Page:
Dynamic Text

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You can display text in Flash by using dynamic text fields. These are like the input text fields you learned about in Hour 9, "Getting Input From the User," but they cannot be used for direct user input.

Instead, dynamic text fields can be used to display text with different styling and fonts.

Dynamic Text Options

You create a dynamic text field by using the Text tool just like you would for an input text field. However, instead of choosing "Input Text", choose "Dynamic Text", as shown in Figure 10.1.

Figure 10.1. The Properties panel for a dynamic text field.


The next step is to link this field to a variable, just like you do with input text. In Figure 10.1, you can see that I linked the field with a variable named " myText ". Now, whenever I change the variable " myText ", the dynamic text field will change to mirror it.

You can also choose from a variety of other options. You can make it "Single", "Multiline", or "Multiline No Wrap" to reflect how you want the field to handle long lines. For a bit of information that should only take up one line, such as the score in an arcade game, you should use "Single". In most other cases, you should use "Mutliline".

Across the top of the Properties panel, you will see some controls that let you set the font, size , and style of the text in the field. You can also click the Format button to change the indent, line spacing, and margins.


Although you can change the x and y position of the field in the Properties panel, don't change the width and height. Doing so does not make the text area larger, but instead stretches any text inside it. If you want to change the width and height of a dynamic text field, do so by grabbing the bottom-right corner of the field in the work area and dragging.

In the middle of the Properties panel, you will see three little buttons . The first, which looks like an "Ab" lets you decide whether the user can select the text in the field.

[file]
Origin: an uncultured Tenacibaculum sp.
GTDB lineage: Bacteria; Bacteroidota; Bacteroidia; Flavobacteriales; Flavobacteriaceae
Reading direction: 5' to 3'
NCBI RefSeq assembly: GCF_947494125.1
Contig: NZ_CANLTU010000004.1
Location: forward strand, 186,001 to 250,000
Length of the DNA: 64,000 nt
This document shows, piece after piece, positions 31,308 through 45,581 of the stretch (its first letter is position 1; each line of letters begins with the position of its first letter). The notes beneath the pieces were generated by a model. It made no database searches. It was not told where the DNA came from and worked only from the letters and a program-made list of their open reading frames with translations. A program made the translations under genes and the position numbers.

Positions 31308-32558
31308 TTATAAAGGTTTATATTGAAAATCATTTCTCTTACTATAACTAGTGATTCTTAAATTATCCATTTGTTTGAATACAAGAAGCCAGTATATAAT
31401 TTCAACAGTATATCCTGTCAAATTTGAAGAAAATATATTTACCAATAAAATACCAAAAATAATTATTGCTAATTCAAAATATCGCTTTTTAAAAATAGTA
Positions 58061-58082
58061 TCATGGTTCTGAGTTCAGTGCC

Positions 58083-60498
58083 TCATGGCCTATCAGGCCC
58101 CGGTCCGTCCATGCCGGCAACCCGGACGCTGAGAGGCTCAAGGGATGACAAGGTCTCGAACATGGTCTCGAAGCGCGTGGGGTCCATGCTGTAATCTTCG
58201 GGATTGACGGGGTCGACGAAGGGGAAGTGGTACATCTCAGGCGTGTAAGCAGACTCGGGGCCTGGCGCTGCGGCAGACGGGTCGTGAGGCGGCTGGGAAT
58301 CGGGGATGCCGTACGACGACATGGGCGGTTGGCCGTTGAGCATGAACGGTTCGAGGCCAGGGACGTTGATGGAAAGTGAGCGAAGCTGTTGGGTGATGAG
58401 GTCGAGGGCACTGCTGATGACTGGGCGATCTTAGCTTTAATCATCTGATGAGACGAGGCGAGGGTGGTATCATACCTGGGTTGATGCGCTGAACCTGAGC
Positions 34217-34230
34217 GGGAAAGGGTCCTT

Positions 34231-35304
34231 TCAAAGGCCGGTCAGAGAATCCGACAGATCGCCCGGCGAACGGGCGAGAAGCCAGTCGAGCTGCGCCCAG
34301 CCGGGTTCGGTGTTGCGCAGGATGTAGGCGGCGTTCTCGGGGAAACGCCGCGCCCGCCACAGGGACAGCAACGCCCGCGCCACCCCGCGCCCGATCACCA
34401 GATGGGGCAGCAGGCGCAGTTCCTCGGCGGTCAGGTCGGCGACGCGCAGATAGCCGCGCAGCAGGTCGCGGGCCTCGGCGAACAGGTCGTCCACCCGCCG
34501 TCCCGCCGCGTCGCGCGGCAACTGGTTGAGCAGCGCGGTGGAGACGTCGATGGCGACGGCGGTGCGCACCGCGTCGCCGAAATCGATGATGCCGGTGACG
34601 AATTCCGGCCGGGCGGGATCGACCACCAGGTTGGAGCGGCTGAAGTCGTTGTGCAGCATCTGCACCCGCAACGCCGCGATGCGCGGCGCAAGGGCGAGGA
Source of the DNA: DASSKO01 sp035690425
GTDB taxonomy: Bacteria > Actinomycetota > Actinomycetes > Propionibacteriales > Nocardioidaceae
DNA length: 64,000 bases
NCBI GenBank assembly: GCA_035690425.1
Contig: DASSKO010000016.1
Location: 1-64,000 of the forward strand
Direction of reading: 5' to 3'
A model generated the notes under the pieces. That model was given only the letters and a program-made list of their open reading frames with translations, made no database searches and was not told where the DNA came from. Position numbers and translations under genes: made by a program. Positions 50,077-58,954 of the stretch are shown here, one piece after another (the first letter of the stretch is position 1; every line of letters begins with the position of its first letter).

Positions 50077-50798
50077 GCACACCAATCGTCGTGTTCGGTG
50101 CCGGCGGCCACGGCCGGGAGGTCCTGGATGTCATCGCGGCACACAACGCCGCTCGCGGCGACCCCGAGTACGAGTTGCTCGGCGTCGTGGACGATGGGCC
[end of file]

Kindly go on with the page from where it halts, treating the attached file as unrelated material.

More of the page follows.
Select this option if the user is supposed to be allowed to select and copy the text. In most cases, you will want it off. The next little button determines whether you can use HTML formatting in the field. We'll look at HTML formatting in the next section. The third button places a border around the field.

The Character button in the Properties panel lets you decide which characters of the font will be saved with the movie when you publish it.

Say that you have a dynamic text field and you want to put "Hello World." into it. First, you need to set the Var property in the panel to a variable name , such as myText . After that is done, don't worry about the field, just set the variable.

 myText = "Hello World."; 

It's that easy. But you can do much more with dynamic text fields.

HTML Formatting

The easiest way to add formatting to dynamic text fields is to use HTML. First, you'll need to set the field to accept HTML. You do this by clicking the little Render Text as HTML button in the middle of the Properties panel. It looks like a "<>". When this is turned on, you can use a few select tags to change your text. Here is an example: